GAINESVILLE, Fla. — Extension professionals have a unique role in their communities and are often trusted to communicate scientific information. A recent survey revealed that Florida’s Extension network is well-equipped to inform their communities about COVID-19, utilizing credible information received from healthcare providers and Extension administrators.
A majority of the 485 Florida Extension professional respondents, who represent both the University of Florida and Florida Agricultural and Mechanical University, indicated that despite the unknown circumstances the pandemic presented, they felt prepared to address professional challenges (69.8%) and able to get support for themselves (81%) during this time period.
The survey was part of a larger effort to capture the pandemic’s effects on Extension professionals in the southeastern United States. Led by the Southeastern Coastal Center for Agricultural Health and Safety (SCCAHS), which is headquartered at UF and conducts research across the region, the survey collected 831 responses representing Florida, Georgia, South Carolina, and the Virgin Islands.
“Extension professionals are information first responders in their communities,” said Sebastian Galindo, an associate professor in the UF/IFAS Agricultural Education and Communication (AEC) department and leader of the study. “We know from previous research conducted after hurricanes that the better prepared Extension professionals are, the better they can respond in an emergency.
“It’s important to recognize that the COVID-19 pandemic is a very different type of emergency situation than a hurricane,” he continued. “With this study, we wanted to capture how prepared the Extension professionals felt to deal with this extraordinary situation.”
But like in hurricanes, Galindo highlighted the fact that these leaders, too, are facing the emergency situation along with their communities.
“We found that respondents really wanted to share their experiences and challenges,” said Galindo, who is also director of the Evaluation Program at SCCAHS. “I think this survey will be important for the organizations to utilize for response efforts going forward, but it was also an opportunity for the Extension professionals to be heard.”
Several questions asked about the respondents’ personal challenges, with nearly 60% reporting difficulty balancing personal and professional needs. Other questions asked about the people they serve, revealing Extension professionals’ unique position to notice signs of stress among their communities. About 90% reported observing stress or emotional symptoms in their clientele.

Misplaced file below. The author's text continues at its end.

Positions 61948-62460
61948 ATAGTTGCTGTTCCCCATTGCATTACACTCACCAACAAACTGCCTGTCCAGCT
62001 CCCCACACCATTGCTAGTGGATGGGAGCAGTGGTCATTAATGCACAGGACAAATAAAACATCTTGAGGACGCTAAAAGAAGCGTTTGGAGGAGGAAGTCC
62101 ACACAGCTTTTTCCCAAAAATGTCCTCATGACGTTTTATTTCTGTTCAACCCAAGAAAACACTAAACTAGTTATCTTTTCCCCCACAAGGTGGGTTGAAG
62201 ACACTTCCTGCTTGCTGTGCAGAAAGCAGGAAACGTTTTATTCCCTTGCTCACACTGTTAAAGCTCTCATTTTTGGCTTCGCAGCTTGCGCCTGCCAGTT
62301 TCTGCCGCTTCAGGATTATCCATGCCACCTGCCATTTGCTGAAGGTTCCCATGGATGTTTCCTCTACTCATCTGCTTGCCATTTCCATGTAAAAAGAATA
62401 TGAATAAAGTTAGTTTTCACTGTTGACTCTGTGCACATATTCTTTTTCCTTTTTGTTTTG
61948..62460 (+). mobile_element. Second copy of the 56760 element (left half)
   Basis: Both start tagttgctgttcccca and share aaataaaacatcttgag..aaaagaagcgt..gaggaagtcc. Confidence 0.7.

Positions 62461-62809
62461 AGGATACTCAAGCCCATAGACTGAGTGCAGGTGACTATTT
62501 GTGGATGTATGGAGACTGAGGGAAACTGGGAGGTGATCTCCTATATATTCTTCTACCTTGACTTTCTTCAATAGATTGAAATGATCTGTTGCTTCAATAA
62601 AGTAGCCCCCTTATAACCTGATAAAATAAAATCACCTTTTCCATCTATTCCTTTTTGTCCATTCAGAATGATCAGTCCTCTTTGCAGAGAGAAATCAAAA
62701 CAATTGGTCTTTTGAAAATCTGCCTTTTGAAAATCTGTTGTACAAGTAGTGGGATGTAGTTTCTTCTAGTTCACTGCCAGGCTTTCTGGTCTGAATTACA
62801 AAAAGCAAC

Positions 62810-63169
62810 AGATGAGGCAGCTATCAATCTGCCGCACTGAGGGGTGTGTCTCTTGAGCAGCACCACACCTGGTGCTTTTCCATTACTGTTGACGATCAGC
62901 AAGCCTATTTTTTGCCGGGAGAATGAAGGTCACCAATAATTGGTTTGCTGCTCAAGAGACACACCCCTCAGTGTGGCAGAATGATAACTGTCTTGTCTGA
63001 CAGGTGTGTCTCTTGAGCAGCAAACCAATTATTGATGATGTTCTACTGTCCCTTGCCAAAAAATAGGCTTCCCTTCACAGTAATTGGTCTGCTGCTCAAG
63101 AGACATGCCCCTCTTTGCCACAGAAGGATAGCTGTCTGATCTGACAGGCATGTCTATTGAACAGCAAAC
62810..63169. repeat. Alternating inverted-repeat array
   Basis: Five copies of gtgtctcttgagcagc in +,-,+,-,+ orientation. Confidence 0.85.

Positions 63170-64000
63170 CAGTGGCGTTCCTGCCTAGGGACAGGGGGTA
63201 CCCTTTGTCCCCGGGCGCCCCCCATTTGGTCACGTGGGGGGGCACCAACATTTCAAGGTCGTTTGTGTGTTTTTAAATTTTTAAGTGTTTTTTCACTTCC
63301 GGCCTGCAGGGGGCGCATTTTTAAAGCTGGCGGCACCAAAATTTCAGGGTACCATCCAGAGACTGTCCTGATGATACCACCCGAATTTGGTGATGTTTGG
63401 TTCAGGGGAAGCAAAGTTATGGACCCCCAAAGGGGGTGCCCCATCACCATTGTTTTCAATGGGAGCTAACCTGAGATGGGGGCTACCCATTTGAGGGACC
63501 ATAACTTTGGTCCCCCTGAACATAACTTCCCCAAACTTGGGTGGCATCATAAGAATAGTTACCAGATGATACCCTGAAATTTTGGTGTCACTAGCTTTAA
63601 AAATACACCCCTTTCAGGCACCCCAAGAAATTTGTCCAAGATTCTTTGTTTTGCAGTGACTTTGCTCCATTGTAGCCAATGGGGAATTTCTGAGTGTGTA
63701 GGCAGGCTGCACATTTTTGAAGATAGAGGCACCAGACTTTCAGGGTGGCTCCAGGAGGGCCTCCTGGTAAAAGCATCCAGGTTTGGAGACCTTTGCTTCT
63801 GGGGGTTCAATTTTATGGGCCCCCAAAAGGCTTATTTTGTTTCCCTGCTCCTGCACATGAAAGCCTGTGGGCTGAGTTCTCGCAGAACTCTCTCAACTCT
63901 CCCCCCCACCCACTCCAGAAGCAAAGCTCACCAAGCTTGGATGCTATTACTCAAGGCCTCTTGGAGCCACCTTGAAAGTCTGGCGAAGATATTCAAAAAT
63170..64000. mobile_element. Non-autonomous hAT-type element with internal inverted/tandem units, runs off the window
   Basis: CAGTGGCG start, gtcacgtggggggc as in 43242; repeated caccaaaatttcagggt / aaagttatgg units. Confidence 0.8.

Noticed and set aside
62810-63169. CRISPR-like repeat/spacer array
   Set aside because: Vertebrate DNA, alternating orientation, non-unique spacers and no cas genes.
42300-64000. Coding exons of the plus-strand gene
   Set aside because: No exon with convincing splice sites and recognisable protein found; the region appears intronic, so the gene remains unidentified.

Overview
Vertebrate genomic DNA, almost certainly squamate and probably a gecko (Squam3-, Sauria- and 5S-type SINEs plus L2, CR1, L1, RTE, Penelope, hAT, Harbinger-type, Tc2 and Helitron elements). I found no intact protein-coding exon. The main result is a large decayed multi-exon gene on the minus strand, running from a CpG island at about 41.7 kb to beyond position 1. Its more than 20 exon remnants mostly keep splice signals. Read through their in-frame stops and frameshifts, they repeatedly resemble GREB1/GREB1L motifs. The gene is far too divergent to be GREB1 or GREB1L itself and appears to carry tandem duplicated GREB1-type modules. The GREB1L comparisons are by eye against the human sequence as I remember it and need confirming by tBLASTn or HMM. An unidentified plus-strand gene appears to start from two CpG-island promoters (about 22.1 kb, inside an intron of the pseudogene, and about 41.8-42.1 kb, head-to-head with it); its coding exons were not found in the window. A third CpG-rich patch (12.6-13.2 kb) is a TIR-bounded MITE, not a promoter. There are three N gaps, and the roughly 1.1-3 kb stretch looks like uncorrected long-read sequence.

“Extension really shows its strengths during times of crisis,” said Nick Place, UF/IFAS Extension dean and director of the Florida Cooperative Extension Service. “We see this each time a hurricane hits a part of our state, but we have also seen it during this pandemic. Extension professionals are there for their communities, day in and day out, and when called upon for extra support, they step up.”
Other UF/IFAS faculty members involved in the study were Glenn Israel of AEC and David Diehl of the family, youth and community sciences department. The team also included Cassandra Ward of SCCAHS and graduate students July Nelson, Haaris Saqib and Tamiko Gaines.
Galindo will present findings from the survey in an Aug. 20 webinar at 1 p.m. Registration and other information can be found at tinyurl.com/SCCAHSwebinar0820. The SCCAHS “State of the Science” virtual meeting, titled “Global Pandemics and the Agricultural Workforce: Research and Policy Implications,” will present another opportunity to learn about the organization’s work during the pandemic. Details on the Sept. 11 and Sept. 18 events and registration information are available at sccahs.org/index.php/2020-sos-meeting/.
The Southeastern Coastal Center for Agricultural Health and Safety (SCCAHS) is part of a Centers for Disease Control and Prevention (CDC) / National Institute for Occupational Safety and Health (NIOSH) Agricultural Health and Safety Initiative. SCCAHS explores and addresses the occupational safety and health needs of people working in agriculture, fishing, and forestry in Alabama, Florida, Georgia, Mississippi, North Carolina, South Carolina, the U.S. Virgin Islands, and Puerto Rico.